The Hearings

Wednesday’s House hearing on House Joint Resolution 1, a copy of SJR2, was contentious, as the resolution’s primary sponsor Rep. Brian Stewart, R-Ashville, motioned to bring the resolution to a committee vote before all opponents who showed up to testify got a chance to be heard.

“We have over 100 witness who have submitted testimony, we have dozens who still have not provided their testimony to this committee; to force this to a vote in the way that you are doing is undemocratic, it is unfair and, frankly, it is a slap in the face not only to democracy but to the people who we represent and the people who have taken the time to come to this Statehouse and have their voice heard. This is absolutely outrageous,” said House Minority Leader Allison Russo, D-Upper Arlington.

The committee voted 7-6 to move the resolution to a vote on the House floor. The crowd of opponents chanted “Shame” as the final votes poured in.

Proponents of raising the threshold

Nine proponents of HJR1 testified Tuesday before the House Constitutional Resolutions Committee, which is chaired by Rep. Phil Plummer, R-Butler Twp. Supporters included End Abortion Ohio, Ohio Restaurant Association, Center for Christian Virtue and Cincinnati Right to Life.

Opportunity Solution Project’s Beau Euton, who testified in support of the resolution, characterized HJR1 as common sense reform that has strong roots in American constitutionalism.

Euton told members of the committee that any policy enshrined in the state constitution ought to have broad support, and reasoned that the Ohio Constitution should therefore be more difficult to change, akin to the federal constitution. Euton said special interest groups have preyed on the 18 states like Ohio that have a process for citizens to bypass the legislative process and amend the constitution directly.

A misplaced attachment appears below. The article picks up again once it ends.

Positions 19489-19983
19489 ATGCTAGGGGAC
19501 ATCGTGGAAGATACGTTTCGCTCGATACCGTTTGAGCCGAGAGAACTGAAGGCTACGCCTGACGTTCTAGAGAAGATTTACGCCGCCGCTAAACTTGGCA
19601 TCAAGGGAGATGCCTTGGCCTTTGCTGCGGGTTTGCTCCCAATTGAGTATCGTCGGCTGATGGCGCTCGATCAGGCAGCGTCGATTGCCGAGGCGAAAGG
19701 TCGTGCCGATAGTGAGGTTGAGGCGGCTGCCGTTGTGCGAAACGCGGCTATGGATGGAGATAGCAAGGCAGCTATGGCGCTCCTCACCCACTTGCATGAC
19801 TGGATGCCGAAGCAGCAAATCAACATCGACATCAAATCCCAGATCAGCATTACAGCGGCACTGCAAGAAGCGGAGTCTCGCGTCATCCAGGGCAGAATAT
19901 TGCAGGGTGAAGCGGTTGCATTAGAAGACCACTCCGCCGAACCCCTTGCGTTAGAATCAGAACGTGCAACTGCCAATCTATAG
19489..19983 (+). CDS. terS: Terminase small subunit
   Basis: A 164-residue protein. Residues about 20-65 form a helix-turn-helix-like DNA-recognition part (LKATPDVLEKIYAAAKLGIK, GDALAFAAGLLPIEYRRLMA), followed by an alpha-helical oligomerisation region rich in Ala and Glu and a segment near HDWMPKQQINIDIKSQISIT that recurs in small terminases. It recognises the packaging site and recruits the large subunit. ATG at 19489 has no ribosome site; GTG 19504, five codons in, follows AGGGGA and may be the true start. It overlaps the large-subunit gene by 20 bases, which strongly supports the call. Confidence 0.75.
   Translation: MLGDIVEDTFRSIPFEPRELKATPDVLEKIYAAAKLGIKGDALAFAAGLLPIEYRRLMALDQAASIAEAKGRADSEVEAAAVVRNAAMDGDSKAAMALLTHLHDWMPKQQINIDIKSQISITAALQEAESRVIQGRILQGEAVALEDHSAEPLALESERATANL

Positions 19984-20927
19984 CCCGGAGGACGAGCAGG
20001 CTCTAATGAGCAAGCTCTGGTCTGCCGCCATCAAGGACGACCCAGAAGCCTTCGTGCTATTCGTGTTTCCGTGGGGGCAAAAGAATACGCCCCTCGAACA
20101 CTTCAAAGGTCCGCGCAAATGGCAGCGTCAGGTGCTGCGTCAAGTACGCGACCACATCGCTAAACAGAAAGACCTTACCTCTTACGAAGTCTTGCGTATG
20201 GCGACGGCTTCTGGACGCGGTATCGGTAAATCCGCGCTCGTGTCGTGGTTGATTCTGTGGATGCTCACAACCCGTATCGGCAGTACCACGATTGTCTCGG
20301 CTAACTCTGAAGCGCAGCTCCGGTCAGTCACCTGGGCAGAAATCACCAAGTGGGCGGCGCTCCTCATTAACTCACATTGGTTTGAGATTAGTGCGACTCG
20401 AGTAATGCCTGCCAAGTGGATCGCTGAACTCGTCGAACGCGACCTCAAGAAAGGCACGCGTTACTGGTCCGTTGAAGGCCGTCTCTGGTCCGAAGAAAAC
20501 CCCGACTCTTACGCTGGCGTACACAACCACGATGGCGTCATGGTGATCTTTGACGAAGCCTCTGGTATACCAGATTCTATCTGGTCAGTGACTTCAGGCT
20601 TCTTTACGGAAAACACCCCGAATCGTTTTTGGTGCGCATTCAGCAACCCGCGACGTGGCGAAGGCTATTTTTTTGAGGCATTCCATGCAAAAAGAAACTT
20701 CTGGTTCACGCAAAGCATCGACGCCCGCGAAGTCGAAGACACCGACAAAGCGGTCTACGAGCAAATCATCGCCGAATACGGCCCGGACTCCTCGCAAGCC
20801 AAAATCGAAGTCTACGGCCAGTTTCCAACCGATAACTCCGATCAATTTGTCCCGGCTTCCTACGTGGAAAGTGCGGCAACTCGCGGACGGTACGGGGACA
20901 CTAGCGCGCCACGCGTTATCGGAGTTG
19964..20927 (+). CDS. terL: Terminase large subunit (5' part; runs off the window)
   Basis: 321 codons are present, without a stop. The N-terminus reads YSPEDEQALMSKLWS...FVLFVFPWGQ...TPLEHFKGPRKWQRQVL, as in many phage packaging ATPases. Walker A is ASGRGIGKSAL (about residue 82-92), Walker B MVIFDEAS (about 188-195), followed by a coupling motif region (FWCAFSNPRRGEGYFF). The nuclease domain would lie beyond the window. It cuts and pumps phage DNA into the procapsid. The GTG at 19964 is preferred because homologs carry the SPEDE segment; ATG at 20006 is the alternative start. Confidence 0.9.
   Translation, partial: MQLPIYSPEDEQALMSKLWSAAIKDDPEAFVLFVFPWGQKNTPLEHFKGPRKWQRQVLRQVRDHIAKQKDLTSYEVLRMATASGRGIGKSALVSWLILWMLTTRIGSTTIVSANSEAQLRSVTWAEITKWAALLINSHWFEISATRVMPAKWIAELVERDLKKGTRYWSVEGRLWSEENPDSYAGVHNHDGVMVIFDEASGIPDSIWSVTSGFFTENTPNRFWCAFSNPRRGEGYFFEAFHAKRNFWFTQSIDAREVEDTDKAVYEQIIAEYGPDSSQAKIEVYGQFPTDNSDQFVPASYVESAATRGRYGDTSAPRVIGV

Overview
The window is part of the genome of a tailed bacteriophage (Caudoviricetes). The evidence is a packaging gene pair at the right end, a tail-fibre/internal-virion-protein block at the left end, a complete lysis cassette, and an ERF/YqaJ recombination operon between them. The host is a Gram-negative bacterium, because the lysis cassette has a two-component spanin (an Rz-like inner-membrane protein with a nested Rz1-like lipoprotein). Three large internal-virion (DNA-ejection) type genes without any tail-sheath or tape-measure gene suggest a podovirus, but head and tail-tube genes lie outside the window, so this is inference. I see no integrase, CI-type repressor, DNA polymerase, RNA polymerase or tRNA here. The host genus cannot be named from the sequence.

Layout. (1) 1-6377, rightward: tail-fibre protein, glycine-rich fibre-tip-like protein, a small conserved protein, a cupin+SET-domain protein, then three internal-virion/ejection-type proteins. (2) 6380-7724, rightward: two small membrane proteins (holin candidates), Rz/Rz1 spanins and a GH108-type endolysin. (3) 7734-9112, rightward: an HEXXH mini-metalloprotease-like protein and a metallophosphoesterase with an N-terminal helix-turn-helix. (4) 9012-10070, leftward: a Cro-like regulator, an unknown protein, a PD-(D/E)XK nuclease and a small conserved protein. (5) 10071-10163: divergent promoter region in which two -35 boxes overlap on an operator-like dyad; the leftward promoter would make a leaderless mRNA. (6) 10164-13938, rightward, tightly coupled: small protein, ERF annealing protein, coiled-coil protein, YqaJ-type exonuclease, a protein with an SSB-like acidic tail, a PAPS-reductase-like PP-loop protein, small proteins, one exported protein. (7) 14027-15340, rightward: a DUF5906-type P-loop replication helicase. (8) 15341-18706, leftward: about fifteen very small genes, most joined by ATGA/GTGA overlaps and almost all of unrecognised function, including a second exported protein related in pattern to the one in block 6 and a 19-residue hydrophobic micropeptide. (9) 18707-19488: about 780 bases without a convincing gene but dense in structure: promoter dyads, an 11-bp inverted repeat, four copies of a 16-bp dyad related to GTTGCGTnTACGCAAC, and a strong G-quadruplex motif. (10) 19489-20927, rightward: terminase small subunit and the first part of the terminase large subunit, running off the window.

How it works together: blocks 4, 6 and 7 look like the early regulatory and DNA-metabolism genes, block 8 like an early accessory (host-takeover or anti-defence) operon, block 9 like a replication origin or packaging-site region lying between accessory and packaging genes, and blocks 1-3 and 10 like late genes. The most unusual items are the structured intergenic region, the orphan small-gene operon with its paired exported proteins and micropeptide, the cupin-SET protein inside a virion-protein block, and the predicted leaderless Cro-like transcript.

“Across the country, special interests have hijacked these processes and used them as their own business development tools,” Euton said. “When an initiative can be bought by billionaires from California or anywhere else, and passed by a slim majority here in Ohio, it isn’t about the will of the voter, it’s about the wallet of the funder.”

Opponents of raising the threshold

Individuals and groups who opposed amending the constitution in both House and Senate committees include the ACLU of Ohio, The Ohio Education Association and the League of Women’s voters.

Tim Burga, president of the Ohio AFL-CIO, who represents over a million union-affiliated Ohioans, characterized HJR1 as an unnecessary and divisive effort and questioned its proponents’ belief that it would protect the Ohio Constitution from out-of-state special interests.

“This resolution does nothing to keep that from happening, and in fact favors well-funded special interests who can afford to chance obtaining a 60% vote threshold,” Burga said. “HJR1 will make it almost impossible for anyone except big-monied interests to successfully get to the ballot and pass a ballot initiative in Ohio.”

August election testimony

The five testimonies in opposition of SB92 included Emily Cole, the executive director for Ohio Families Unite for Political Action and Change, who characterized the bill as a “a dishonest and bad-faith effort to change the rules, again, in order to make it harder for Ohioans to protect our freedoms.”

“There are a lot of things Ohioans would love for you to allocate $20 million towards, including fully funding our schools, providing mental healthcare, enhancing opportunities for Ohio’s children, caring for Ohioans aging in place, and so on and so forth,” Cole said.

The bill had no proponent testimony.